Race and American Indian Tribal Nationhood

Race and American Indian Tribal Nationhood

February 2009
44 pages

Matthew L. M. Fletcher, Professor of Law & Director of the Indigenous Law & Policy Center
Michigan State University

Forthcoming in a 2011 University of Wyoming Law Review issue.

American Indian tribes and nations are at a crossroads. One on hand, many tribes like the Cherokee Nation—mired in the politics and law of disenfranchising the Cherokee Freedmen—continue to hold to a citizenry based in race and ancestry. Federal Indian law tends to protect, and encourage, even the worst abuses of this regime. The United States long has adopted Indian blood quantum as a proxy for tribal citizenship, creating unfortunate paradoxes for Indian tribes and their citizens. For example, the Supreme Court just a few days ago in Carcieri v. Salazar held against an Indian tribe in Rhode Island on an important land case, perhaps, because the tribe’s citizens did not have significant blood quantum collectively.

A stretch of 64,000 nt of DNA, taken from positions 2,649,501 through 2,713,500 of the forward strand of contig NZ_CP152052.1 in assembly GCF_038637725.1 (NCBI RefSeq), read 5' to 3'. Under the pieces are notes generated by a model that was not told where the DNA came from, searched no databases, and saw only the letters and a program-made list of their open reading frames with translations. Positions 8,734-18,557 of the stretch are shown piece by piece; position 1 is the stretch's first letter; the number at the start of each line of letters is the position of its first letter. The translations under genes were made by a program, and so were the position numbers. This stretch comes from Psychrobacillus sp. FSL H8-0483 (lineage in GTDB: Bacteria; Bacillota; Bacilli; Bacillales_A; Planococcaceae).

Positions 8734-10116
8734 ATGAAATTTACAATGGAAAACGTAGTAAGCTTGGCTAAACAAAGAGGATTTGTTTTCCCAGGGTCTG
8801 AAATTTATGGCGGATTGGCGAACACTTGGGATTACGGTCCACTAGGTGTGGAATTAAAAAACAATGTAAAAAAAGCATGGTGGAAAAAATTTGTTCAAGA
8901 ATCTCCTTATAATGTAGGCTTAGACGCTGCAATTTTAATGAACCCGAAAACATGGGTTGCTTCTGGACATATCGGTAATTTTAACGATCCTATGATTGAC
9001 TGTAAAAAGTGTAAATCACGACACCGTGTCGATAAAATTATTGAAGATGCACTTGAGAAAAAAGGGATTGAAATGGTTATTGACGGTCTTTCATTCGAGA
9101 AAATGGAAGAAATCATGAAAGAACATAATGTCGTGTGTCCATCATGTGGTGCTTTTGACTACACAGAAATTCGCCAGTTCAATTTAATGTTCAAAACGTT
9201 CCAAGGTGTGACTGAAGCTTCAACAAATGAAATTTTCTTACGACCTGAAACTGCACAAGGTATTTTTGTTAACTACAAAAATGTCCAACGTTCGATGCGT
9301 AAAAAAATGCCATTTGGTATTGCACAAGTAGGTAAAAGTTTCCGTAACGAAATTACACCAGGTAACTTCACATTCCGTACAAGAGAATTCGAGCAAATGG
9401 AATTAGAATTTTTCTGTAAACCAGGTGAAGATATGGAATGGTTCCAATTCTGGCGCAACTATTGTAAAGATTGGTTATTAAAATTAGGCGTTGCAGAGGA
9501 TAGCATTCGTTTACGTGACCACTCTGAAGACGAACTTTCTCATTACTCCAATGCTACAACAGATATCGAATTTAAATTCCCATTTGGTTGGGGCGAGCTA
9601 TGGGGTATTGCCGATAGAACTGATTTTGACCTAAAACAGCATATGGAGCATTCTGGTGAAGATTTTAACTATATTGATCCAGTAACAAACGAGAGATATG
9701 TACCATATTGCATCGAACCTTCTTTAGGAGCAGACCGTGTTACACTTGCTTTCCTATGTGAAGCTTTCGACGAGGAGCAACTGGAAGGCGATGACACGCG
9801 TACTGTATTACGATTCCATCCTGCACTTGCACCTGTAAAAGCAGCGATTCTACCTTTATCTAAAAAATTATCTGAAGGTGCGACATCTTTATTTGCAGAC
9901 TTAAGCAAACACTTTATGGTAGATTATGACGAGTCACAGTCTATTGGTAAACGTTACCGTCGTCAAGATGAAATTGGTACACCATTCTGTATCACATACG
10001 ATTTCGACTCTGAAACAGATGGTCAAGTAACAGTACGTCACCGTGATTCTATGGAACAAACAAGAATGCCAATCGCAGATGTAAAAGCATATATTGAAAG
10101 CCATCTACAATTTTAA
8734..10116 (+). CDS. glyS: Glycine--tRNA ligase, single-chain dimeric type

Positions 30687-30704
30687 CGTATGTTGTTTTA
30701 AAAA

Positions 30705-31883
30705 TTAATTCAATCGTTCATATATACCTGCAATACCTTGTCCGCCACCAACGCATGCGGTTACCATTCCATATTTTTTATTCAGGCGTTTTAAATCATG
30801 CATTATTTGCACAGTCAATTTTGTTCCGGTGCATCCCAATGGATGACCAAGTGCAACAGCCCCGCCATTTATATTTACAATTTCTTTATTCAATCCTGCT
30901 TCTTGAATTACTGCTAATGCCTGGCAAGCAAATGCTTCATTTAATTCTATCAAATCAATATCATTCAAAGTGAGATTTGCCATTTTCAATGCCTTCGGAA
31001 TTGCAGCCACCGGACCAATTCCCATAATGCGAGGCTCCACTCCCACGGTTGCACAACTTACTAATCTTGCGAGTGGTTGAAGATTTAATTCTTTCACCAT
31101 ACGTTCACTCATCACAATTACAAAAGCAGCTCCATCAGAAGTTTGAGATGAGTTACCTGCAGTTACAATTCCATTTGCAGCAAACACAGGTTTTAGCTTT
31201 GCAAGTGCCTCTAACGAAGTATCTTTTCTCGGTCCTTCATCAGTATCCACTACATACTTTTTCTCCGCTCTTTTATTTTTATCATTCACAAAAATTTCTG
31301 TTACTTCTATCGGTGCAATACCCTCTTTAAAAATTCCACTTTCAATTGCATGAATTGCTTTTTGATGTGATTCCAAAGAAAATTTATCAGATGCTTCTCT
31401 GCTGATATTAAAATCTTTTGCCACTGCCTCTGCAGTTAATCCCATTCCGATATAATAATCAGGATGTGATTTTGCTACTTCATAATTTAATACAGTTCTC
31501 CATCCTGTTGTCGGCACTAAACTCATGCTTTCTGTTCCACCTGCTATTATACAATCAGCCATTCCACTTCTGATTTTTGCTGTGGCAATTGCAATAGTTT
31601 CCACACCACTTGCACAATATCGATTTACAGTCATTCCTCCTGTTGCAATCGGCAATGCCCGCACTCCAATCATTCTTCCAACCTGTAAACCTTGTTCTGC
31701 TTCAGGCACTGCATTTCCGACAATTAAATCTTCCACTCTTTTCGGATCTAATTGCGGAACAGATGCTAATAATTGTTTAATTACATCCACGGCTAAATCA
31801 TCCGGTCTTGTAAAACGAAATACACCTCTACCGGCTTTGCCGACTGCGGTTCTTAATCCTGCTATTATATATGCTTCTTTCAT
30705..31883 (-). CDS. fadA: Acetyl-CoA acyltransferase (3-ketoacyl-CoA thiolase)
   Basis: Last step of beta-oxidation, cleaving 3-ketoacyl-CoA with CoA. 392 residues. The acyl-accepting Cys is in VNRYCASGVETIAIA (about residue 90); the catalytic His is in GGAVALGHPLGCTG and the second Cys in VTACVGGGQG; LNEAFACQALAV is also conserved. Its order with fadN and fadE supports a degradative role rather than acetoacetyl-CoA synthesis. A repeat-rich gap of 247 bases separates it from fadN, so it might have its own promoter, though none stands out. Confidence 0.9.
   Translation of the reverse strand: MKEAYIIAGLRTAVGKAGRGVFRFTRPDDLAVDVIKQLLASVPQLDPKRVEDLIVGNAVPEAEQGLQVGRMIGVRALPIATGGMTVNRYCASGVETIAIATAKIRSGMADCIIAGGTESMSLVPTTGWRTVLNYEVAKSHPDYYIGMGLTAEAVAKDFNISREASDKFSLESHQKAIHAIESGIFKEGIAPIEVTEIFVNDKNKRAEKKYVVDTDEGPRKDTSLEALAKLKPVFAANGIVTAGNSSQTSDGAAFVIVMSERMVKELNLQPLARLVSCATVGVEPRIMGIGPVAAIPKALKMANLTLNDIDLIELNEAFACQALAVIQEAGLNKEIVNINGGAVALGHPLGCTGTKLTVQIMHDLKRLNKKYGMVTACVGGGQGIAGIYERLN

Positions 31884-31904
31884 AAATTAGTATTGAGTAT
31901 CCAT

But in most other cases, the Court is skeptical of tribal government authority because tribal citizenship is based at least in part on race. This means for the Court, especially Justice Kennedy, that non-Indians by blood or ancestry can never be citizens of an Indian tribes. And the Court worries that a tribal government seeking to assert jurisdiction over these persons somehow violates the social contract.

I argue, perhaps for the first time, that Indian tribes must move beyond race and ancestry as the single most important means of determining tribal citizenship. It will not be easy for Indian tribes to move beyond race and ancestry, but it is necessary if Indian nations wish to move beyond their status as an afterthought in the American constitutional structure and develop into more complete sovereign nations. I suggest several ways for Indian tribes to alter their citizenship criteria and recommend an incremental solution based on immigration law and policy.

Read the entire paper here.

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